Learn how to be an informed and responsible borrower.
0:00 College or career school is an important step in achieving your future goals,
0:05 and there are many financial aid options to consider.
0:08 Did you know that a federal student loan can be a great way to help pay for school?
0:13 After all, a grant, work-study job, or a scholarship
0:17 can be a huge help, but these forms of aid may not cover
0:20 the full cost of attending school.
0:23 So if you decide to take out a federal student loan,
0:25 it’s important to understand what you are getting and be a responsible borrower.
0:30 Getting a loan is a big decision. You might be paying your loans back
0:34 for 10 years or more, so take your time to decide.
0:37 And remember to accept only the loans that you need,
0:41 because you’ll have to repay them once you’re out of school.
0:43 Here are a few things to keep in mind when deciding how much to borrow.
0:47 Do some research: Make sure that your school is the right fit for you
0:52 both educationally and financially.
0:55 Location, location, location:
0:57 The amount of money you need to borrow can depend a lot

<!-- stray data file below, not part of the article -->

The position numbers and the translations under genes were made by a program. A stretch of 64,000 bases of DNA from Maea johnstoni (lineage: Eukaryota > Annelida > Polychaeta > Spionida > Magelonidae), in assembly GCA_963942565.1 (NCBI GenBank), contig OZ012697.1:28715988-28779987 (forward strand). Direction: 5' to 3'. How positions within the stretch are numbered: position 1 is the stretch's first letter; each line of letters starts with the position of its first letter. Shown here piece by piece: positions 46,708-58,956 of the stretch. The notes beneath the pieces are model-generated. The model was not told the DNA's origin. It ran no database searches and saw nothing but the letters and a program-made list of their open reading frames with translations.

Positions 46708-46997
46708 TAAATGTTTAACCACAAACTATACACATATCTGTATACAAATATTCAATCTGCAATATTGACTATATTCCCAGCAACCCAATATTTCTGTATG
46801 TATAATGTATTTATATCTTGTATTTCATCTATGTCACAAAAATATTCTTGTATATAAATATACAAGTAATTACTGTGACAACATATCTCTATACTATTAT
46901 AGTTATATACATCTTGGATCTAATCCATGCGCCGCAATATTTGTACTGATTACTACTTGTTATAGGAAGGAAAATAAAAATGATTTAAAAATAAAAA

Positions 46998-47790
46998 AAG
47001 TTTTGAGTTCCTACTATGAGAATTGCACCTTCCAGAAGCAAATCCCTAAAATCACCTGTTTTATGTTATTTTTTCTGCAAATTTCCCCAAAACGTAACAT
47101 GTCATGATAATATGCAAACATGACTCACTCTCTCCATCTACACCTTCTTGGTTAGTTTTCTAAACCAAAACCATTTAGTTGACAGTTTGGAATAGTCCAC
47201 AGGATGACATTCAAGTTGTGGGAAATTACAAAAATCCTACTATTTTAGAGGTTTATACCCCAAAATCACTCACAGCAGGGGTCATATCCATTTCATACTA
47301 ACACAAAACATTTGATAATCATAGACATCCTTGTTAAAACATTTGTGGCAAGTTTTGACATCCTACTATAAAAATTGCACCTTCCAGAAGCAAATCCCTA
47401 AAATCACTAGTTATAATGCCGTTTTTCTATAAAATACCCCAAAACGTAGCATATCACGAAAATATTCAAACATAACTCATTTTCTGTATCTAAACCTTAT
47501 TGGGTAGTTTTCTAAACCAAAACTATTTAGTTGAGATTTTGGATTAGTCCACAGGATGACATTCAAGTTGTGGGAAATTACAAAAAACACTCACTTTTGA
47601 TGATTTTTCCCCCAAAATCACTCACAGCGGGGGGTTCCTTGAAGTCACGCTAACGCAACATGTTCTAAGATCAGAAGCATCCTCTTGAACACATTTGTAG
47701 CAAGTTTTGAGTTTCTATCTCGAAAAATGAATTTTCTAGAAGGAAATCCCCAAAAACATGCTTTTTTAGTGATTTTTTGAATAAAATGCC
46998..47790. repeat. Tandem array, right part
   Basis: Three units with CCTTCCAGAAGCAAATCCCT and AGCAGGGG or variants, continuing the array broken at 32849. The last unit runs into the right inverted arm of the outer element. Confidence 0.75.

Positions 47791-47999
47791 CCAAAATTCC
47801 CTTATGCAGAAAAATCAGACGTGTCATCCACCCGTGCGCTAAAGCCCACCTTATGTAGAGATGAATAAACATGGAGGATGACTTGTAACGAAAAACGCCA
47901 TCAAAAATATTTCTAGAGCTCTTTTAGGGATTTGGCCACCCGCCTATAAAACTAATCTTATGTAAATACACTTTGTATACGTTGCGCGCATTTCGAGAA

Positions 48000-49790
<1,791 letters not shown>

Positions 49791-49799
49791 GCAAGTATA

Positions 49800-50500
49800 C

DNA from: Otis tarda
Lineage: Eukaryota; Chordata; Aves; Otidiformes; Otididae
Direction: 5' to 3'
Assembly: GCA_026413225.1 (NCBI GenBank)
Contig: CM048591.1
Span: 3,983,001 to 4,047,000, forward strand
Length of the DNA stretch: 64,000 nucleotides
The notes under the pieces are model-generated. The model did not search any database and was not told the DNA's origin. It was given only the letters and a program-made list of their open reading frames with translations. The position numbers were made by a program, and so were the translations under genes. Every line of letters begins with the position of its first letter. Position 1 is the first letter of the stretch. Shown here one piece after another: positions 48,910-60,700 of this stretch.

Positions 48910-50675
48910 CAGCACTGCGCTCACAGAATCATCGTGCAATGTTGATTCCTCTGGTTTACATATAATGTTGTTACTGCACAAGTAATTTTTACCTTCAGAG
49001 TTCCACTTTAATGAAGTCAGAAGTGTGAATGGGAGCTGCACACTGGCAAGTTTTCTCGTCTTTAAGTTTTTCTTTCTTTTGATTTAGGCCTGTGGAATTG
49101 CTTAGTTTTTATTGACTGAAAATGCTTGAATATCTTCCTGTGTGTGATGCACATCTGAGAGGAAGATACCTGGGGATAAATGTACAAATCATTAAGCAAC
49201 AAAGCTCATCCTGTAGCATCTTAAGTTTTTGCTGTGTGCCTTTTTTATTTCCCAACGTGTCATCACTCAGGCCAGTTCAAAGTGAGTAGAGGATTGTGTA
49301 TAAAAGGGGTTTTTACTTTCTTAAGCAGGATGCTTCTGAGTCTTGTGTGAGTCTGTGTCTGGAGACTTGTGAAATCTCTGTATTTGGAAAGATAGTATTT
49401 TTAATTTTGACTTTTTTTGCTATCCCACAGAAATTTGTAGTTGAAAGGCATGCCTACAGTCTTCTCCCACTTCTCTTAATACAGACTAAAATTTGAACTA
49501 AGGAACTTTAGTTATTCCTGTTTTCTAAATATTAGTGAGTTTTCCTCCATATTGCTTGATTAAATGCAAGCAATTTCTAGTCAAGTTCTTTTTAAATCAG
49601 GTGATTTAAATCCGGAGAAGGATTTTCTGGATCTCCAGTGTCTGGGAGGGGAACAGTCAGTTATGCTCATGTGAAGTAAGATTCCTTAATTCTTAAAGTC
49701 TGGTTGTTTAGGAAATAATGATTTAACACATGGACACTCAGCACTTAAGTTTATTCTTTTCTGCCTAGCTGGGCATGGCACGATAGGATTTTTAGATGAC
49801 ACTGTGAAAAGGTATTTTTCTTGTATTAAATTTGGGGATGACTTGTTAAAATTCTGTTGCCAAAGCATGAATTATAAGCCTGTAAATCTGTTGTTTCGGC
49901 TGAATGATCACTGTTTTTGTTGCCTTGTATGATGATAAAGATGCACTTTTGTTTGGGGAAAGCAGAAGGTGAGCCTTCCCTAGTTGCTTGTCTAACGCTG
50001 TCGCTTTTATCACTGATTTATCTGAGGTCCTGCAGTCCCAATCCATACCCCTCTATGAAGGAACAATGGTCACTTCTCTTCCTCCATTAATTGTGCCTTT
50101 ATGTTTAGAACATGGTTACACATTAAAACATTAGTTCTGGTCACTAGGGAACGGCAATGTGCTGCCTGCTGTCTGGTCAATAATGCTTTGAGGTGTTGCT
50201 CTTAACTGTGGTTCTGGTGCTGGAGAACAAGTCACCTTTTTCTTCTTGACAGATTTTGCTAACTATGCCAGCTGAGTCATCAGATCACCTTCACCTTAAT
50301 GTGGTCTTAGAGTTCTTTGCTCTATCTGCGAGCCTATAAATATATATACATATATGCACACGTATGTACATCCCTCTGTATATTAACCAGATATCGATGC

1:00 on where your school is located.
1:02 In-state schools and community colleges
1:04 may cost less than out-of-state schools.
1:07 And finally, getting an idea of your future income
1:10 is also important when deciding how much to borrow.
1:13 Starting salaries vary greatly depending on your career path,
1:17 so it’s worth thinking about how the amount of your loan will affect your future finances.
1:21 After all, your student loan payments should be only a small percentage
1:25 of your salary after you graduate.
1:27 Once you’ve decided on your school and figured out how much money you should borrow,
1:31 you’ll need to sign a promissory note, which is an agreement to repay your loan.
1:35 Make sure you keep a copy for your records.
1:38 If you do take out loans, you’ll need to keep in touch
1:41 with your loan servicer when repayment begins.
1:44 Your loan servicer will make this easy for you
1:47 you by offering web, email, and phone contact options.
1:50 If you make this investment in your future,
1:52 being an informed, responsible borrower can pay off in a big way.
1:56 If you have questions or need more information,
1:59 please visit StudentAid.gov.
Before You Graduate, Leave School, or Enroll Less Than Half-Time
For every federal student loan you received, your school or loan servicer provided information about it. Review your borrowing history, and make note of the amount you originally borrowed and the current balance for each federal student loan.
When You Leave School
After you graduate, leave school, or drop below half-time enrollment, you may have a period of time before you begin repaying your student loans, known as a "grace period."